The combined hydrogen/saturated hydrocarbon stream enters the second reactor 30 with the hydrogen flow rate controlled to maintain a reactor liquid phase, hydrogen molar concentration in the range of 0.5 mol %-2.0 mol %, and preferably 0.7 mol %-1.2 mol %. The contacting of the catalyst in second reactor 30 with hydrogen under these liquid phase conditions has been found to restore catalyst activity that is lost from the processing of olefin feed during the alkylation reaction mode of the reactor's previous cycle of operation. At the exit of the second reactor 30, flow in an effluent stream 115 is preferably split, with a portion of the flow in effluent stream 115 recycled to the reactor inlet via stream 110 and pump 120, and another portion of the flow in stream 115 utilized primarily as alkylate product in stream 130 via valve 125 and stream 135. The ratio of the flow in stream 110 to the flow in stream 130 is preferably operated at the same value as the ratio of flow in stream 60 to the flow in stream 80 in second reactor 20 undergoing alkylation reaction mode.
The duration or cycle time of the reaction and regeneration modes in the first and second reactors 20, 30 are preferably essentially equivalent. This cycle time can be from 15 minutes to 6 hours, preferably from 45 minutes to 2 hours. The regeneration mode is preferably carried out at 90% or less of the active cycle of the catalyst. The active cycle of the catalyst is defined as the time from the start of the feeding of the alkylation agent to the moment when 20% of the alkylation agent, relative to the concentration at the entrance of the catalyst-containing reactor section, leaves the catalyst-containing reactor section without being converted, excluding isomerisation within the molecule.
At the beginning of the cycle illustrated in
At the beginning of each cycle, the fluid contents of the reactor starting alkylation reaction mode are preferably mutually exchanged with the fluid contents of the reactor starting catalyst regeneration mode. The first and second catalytic reactors 20, 30 preferably have all or substantially all of their liquid contents exchanged with each other at the beginning of each cycle in order to increase the yield of the desired alkylate product. This exchange minimizes the commingling of olefin, the reactant utilized in alkylation reaction mode, with hydrogen, the regenerent utilized in catalyst regeneration mode, and thereby minimizes the resulting loss of olefin via the undesirable saturation reaction.
The fluid contents of second reactor 30 and first reactor 20 are preferably simultaneously exchanged with each other at the beginning of each cycle for a period ranging from 2-10 minutes and more preferably from 4-7 minutes. This exchange is accomplished by closing both block valve 140 on stream 150 leading to first reactor 20 and block valve 160 on stream 170 leading to second reactor 30, while opening both block valve 180 on stream 190 leading to second reactor 30 and block valve 200 on stream 210 leading to first reactor 20. Thus, the fluid contents from first reactor 20 are transferred via stream 60, pump 70 and stream 190, to second reactor 30, and simultaneously, the fluid contents from second reactor 30, via stream 110, pump 120 and stream 210, are transferred to first reactor 20.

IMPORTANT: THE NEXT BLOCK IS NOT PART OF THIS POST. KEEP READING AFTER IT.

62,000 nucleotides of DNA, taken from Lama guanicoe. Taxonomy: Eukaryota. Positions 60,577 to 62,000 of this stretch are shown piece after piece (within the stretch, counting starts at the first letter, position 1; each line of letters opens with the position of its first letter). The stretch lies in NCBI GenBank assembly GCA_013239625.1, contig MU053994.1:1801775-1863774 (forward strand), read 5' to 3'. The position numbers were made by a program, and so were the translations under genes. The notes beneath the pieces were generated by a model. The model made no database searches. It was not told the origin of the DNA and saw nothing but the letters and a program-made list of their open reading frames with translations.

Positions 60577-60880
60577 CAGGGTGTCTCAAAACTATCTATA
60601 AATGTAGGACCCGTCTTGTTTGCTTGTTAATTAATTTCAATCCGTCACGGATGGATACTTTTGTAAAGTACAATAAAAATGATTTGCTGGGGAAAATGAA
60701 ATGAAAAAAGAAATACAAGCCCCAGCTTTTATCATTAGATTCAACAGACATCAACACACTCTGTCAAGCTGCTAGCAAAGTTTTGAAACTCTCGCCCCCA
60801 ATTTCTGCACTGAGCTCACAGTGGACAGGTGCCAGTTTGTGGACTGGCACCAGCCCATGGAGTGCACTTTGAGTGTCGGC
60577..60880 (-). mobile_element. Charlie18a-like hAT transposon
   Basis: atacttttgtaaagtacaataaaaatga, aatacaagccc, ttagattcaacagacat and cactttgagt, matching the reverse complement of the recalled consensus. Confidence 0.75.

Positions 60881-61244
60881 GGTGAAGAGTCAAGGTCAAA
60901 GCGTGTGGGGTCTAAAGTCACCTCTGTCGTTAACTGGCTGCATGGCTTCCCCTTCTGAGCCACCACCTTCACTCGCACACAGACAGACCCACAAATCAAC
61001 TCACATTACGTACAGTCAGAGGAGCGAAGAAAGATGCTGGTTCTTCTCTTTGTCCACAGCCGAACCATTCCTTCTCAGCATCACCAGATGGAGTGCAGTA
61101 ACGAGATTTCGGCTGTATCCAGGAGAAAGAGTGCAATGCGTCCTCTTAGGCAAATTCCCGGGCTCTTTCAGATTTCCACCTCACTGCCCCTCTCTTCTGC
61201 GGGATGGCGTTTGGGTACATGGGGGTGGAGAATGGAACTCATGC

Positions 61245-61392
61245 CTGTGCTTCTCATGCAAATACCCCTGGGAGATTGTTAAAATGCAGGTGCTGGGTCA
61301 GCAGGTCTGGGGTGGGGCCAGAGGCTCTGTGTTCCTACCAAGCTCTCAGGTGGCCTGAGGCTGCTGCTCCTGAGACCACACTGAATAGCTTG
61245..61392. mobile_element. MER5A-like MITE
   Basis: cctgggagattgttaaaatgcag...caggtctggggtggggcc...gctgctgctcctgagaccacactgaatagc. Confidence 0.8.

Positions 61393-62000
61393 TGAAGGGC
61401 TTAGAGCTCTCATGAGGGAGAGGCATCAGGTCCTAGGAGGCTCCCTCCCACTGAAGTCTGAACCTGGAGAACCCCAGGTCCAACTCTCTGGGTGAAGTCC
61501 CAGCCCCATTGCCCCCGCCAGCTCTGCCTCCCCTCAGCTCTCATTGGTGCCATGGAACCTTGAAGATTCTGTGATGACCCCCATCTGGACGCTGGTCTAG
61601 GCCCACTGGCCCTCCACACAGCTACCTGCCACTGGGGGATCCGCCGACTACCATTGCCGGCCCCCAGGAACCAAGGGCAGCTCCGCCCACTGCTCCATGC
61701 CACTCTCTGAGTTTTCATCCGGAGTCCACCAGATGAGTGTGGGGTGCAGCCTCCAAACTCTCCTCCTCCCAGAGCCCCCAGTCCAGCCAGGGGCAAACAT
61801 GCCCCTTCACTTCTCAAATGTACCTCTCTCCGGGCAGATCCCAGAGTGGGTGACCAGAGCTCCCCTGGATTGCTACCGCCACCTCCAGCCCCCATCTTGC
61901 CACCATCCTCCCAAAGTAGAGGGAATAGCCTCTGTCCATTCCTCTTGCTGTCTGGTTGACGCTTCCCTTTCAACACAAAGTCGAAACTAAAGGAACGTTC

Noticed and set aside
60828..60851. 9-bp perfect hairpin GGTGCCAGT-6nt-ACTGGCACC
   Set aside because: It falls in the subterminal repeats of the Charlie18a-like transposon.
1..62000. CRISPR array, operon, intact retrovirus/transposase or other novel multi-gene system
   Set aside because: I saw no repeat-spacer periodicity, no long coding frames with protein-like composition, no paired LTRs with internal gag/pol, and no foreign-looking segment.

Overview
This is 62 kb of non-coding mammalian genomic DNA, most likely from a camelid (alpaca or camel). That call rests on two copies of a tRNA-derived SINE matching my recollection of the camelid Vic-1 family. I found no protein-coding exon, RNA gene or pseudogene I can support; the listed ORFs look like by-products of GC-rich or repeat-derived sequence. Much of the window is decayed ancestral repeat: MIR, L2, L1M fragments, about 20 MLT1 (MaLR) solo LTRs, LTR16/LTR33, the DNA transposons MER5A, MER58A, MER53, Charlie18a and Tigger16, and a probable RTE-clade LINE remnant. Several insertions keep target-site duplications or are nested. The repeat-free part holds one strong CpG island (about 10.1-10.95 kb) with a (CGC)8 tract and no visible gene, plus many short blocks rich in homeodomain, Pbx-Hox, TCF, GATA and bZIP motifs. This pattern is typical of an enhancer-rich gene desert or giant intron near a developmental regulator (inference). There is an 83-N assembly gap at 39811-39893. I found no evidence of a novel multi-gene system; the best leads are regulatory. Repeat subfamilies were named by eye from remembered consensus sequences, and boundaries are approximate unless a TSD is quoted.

In a embodiment of the present invention, neither hydrogen nor olefin feeds are injected into second reactor 30 and first reactor 20, respectively, during this period of reactor fluid content exchange. This further reduces olefin-hydrogen commingling and is accomplished by closing both hydrogen feed block valve 220 on stream 90 to second reactor 30 and olefin feed block valve 230 on stream 40 to first reactor 20.
After the initial reactor contents exchange period, effluent from each reactor is directly pumped back or recycled to its own reactor inlet for the remainder of the cycle. Simultaneously, the flow of hydrogen for catalyst regeneration mode and olefin for alkylation reaction mode are preferably resumed to their respective reactors. This transition to the normal operating sequence is accomplished by opening block valves 160 and 220 and closing block valve 200 on second reactor 30, and opening block valves 140 and 230 and closing block valve 180 on first reactor 20.
The implementation of this inventive method of operation advantageously results in a relative increase in alkylate product yield of greater than 10% in an embodiment of the invention.
While the invention has been shown or described in only some of its forms, it should be apparent to those skilled in art that it is not so limited, but is susceptible to various changes without departing from the scope of the invention. For example, a plurality of reactors can be utilized simultaneously in the alkylation process, whereby more than one reactor can be operating in alkylation or regeneration mode at any one time.